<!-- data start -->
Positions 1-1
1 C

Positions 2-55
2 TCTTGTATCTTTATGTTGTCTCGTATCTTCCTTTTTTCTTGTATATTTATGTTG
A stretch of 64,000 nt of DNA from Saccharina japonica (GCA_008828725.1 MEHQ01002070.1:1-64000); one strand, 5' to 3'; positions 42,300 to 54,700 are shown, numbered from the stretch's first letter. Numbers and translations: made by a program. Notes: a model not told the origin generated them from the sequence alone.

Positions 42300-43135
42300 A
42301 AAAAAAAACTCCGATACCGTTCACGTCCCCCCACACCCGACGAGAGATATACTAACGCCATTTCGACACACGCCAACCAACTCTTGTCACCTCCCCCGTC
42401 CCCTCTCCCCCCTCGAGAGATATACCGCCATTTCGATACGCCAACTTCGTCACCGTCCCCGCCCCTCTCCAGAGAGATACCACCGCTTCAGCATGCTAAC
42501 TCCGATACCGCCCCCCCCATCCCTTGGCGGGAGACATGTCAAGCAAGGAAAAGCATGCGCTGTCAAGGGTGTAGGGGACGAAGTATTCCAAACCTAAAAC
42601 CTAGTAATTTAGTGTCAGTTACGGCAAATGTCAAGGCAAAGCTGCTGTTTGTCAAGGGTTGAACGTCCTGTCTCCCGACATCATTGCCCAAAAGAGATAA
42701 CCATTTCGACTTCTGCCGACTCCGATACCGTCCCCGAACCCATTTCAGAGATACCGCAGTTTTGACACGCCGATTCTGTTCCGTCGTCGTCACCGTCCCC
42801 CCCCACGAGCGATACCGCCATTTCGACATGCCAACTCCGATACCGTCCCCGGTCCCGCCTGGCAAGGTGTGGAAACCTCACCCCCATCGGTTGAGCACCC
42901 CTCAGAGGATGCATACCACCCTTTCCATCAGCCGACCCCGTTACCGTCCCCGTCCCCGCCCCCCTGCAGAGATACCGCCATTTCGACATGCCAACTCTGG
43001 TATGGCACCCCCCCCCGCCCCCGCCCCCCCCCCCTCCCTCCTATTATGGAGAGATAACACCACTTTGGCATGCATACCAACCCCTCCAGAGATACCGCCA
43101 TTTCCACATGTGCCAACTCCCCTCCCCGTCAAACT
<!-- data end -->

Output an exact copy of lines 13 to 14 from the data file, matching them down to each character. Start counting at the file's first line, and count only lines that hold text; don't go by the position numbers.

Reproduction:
42801 CCCCACGAGCGATACCGCCATTTCGACATGCCAACTCCGATACCGTCCCCGGTCCCGCCTGGCAAGGTGTGGAAACCTCACCCCCATCGGTTGAGCACCC
42901 CTCAGAGGATGCATACCACCCTTTCCATCAGCCGACCCCGTTACCGTCCCCGTCCCCGCCCCCCTGCAGAGATACCGCCATTTCGACATGCCAACTCTGG